Getting rid of 'throttling' and 'extra fees' not a bad idea. However, "Free and Open" is a way off. "New ISP Regulations for Internet Access" would be closer to reality. I am sure they will slip in some shady unconstitutional Section in the new Law as they always do.
BatFastard 8 days ago 0 replies      
This was a positive statement on an issue we all feel strongly about. Don't listen to all the B.S about the president being a "lame duck", he is still the most powerful man in the world. So give credit where credit is due. And stop listening to all the negative B.S.
dschiptsov 8 days ago 0 replies      
..while all the major manufacturers of network equipment are trying their best to implement and even standardize logging, tracking, data collecting and traffic filtering "features" requested by governments of different countries, including US.
MarkMc 8 days ago 2 replies      
Can a net neutrality advocate please help me understand why the internet is different to physical roads and bridges?

UPS and FedEx are free to charge a different price when delivering a package from Amazon.com compared to Walmart.com.

So why should an internet service provide be prevented from charging a different price for delivering data from Amazon.com compared to Walmart.com?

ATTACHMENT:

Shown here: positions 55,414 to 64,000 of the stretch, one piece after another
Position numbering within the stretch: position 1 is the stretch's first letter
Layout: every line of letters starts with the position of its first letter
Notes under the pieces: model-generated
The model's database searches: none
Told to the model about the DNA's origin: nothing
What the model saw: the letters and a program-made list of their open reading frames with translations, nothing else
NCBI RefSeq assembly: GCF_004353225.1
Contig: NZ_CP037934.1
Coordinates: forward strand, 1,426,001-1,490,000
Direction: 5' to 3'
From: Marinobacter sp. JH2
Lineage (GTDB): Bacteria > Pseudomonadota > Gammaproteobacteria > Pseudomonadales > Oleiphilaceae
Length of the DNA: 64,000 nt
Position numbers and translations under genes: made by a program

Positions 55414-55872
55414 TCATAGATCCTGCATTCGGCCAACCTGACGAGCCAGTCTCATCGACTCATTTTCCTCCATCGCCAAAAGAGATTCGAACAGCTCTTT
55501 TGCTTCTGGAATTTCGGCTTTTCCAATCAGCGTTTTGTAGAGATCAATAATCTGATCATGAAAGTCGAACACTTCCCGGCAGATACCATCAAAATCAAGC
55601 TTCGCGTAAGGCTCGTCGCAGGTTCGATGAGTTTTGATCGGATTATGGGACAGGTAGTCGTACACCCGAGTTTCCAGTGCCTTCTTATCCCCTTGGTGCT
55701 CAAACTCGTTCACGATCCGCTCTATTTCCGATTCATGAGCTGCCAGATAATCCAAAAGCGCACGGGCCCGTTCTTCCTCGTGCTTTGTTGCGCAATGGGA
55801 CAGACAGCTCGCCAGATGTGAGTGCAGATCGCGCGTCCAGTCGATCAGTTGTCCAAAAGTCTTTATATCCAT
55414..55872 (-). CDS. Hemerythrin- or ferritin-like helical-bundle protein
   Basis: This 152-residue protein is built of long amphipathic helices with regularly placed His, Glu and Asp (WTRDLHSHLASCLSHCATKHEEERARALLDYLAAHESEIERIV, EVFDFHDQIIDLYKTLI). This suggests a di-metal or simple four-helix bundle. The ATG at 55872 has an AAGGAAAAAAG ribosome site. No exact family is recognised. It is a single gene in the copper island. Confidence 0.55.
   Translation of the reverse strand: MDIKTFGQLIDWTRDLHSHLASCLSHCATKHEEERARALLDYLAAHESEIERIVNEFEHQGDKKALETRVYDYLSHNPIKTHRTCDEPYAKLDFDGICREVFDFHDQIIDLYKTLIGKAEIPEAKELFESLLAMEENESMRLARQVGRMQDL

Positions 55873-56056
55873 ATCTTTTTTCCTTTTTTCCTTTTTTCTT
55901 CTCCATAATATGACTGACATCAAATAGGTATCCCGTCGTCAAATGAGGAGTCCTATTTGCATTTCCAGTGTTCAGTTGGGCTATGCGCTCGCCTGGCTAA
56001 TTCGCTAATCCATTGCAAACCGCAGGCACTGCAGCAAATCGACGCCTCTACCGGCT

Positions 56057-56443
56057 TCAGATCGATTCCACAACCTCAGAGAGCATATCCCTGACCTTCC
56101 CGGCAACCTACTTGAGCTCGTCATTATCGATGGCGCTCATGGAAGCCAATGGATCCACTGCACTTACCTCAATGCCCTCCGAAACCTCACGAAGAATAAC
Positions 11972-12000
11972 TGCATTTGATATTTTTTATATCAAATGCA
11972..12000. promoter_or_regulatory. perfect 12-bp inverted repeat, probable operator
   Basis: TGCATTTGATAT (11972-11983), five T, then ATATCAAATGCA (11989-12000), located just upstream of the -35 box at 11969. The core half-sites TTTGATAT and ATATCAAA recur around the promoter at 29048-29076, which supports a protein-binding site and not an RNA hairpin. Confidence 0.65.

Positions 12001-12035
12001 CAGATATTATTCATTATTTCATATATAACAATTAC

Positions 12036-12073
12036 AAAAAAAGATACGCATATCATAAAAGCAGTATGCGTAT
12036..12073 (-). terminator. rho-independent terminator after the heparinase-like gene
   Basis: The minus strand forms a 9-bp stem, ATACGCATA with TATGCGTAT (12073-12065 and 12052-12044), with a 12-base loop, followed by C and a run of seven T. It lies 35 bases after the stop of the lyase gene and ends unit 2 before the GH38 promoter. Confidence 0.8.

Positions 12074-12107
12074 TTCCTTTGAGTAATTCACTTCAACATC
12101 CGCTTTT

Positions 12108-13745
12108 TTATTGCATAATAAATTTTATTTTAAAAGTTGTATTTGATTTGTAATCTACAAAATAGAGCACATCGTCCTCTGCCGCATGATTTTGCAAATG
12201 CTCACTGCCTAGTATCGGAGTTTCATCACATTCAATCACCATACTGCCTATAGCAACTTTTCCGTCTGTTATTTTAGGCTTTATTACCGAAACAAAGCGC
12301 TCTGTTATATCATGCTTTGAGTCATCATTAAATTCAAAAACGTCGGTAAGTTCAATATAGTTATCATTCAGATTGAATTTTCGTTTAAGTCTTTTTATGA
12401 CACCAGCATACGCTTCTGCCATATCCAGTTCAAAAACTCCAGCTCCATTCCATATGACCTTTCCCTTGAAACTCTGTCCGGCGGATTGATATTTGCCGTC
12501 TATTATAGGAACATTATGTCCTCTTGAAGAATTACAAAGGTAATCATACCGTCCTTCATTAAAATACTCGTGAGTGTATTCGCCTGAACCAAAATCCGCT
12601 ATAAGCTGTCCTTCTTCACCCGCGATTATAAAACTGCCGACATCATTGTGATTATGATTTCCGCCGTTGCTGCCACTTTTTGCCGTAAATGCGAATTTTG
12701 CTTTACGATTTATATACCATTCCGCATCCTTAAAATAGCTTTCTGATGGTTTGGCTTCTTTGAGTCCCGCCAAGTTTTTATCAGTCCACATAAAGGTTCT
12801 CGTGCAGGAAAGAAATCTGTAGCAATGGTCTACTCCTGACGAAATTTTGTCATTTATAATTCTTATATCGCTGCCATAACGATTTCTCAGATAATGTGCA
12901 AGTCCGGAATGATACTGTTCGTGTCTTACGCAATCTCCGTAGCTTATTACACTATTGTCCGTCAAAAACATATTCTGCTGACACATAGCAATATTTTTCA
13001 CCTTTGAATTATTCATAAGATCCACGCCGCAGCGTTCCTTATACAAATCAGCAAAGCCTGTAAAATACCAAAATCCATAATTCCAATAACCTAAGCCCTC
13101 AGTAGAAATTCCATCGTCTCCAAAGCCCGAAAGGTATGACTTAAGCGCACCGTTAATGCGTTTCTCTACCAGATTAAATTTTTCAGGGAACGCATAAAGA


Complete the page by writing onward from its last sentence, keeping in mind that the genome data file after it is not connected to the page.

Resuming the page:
Is it simply a case of there not being enough competition between internet service providers? If so, should net neutrality still be required in areas where there IS competition? For example, where I live in Australia I can get a 4G mobile data plan from any of 3 different providers (Telstra, Optus and Vodafone). Competition between them seems very effective, so is there really a need to require net neutrality in this case?

bengrunfeld 8 days ago 0 replies      
Yeah, and then he goes and signs an order expanding the permissions of the NSA and FBI to bypass constitutional rights and international law in the pursuit of being able to access and store private and confidential user data.
trvz 9 days ago 1 reply      
1) Him having to interfere against the bs of the ISPs makes me sad, as it's one more sign of the politicisation of the internet.

2) I welcome Obama being well advised, but he remains the spy master of the world.

sidcool 8 days ago 0 replies      
I am ready to vote for the President for a third term only on this policy stance. But again, I am from India so can't vote in the US and Presidents can't have a third term in the US.
NiftyFifty 8 days ago 0 replies      
Now if he can call for free and open travel to Cuba. Maybe we can have an open dialog about US influence on a country that might be more "open" if we shared our culture with them. Oh well ...
jaked89 8 days ago 0 replies      
"Free" and "neutral" can't co-exist."Free" means that the government controls it.This by itself implies that it's not neutral.


emjaygee 8 days ago 0 replies      
It's a trap! I want net neutrality as much as the next person but having the federal government oversee it like it oversees utilities is a cure far worse than the disease.